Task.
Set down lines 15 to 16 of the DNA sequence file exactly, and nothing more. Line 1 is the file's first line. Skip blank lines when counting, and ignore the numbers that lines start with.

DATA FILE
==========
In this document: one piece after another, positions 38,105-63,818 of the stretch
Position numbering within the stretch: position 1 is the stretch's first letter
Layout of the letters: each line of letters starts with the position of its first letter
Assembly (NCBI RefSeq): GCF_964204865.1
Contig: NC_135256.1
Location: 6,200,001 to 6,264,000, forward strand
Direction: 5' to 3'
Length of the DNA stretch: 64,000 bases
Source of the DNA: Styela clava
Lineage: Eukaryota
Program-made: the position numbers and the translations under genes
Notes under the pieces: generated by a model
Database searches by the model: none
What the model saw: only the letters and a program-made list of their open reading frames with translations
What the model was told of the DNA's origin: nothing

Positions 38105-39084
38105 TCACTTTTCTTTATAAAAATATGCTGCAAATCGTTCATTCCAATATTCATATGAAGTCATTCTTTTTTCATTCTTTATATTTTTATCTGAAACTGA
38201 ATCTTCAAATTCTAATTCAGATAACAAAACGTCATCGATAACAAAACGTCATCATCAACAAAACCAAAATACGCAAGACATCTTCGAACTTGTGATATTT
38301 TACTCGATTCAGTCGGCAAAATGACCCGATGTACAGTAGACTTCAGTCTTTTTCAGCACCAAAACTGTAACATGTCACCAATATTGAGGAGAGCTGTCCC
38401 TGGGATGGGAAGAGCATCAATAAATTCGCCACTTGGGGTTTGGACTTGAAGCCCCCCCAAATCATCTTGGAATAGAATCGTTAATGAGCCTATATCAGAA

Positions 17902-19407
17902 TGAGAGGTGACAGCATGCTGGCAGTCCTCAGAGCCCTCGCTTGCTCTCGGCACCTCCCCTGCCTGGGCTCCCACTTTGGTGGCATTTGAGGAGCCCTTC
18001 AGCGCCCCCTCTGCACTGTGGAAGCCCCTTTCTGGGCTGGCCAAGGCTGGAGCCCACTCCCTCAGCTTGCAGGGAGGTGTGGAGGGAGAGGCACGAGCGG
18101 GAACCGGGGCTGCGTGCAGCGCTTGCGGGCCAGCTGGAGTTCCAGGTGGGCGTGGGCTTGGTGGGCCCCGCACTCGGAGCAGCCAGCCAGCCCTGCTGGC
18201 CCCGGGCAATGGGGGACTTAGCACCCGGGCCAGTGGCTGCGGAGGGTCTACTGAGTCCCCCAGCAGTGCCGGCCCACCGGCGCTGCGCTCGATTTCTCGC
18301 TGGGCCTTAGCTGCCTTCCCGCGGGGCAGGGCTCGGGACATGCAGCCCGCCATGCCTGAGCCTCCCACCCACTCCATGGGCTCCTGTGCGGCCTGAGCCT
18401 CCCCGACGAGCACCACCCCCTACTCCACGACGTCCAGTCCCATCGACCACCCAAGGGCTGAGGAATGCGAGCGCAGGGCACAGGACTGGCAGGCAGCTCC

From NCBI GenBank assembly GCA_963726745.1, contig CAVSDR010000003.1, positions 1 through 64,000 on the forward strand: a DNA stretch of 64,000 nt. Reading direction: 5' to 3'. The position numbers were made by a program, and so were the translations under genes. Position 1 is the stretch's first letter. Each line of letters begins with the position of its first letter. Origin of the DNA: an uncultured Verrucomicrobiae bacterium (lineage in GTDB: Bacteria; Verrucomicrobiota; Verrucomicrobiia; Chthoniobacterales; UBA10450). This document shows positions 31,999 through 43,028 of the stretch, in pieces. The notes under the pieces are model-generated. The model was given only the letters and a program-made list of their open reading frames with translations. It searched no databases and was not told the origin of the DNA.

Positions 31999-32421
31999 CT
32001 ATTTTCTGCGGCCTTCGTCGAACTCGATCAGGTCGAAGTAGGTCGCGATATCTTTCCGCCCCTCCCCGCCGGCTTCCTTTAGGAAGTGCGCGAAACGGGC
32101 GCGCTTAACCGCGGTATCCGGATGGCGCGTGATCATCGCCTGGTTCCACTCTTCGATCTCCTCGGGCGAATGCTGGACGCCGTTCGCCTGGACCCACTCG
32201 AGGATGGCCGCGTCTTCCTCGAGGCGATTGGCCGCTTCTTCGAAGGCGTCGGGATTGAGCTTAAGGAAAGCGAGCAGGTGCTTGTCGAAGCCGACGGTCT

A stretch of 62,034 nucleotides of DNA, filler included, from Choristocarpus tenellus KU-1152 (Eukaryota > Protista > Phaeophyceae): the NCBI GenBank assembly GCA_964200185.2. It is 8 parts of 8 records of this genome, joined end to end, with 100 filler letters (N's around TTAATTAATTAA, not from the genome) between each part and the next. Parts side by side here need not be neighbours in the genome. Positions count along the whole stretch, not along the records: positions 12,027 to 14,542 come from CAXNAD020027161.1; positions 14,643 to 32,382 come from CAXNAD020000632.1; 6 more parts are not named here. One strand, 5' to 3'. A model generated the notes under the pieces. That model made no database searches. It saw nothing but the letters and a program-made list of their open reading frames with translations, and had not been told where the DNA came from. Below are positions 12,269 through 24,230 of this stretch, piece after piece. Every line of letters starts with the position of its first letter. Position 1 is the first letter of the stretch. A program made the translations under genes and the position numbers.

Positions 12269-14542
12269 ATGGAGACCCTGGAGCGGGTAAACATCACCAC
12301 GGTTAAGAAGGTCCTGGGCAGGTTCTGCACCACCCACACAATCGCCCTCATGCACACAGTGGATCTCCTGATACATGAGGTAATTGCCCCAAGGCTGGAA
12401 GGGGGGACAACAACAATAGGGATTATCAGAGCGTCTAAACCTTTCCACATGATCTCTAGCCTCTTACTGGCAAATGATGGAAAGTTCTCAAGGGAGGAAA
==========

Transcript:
What the model was told of the DNA's origin: nothing

Positions 38105-39084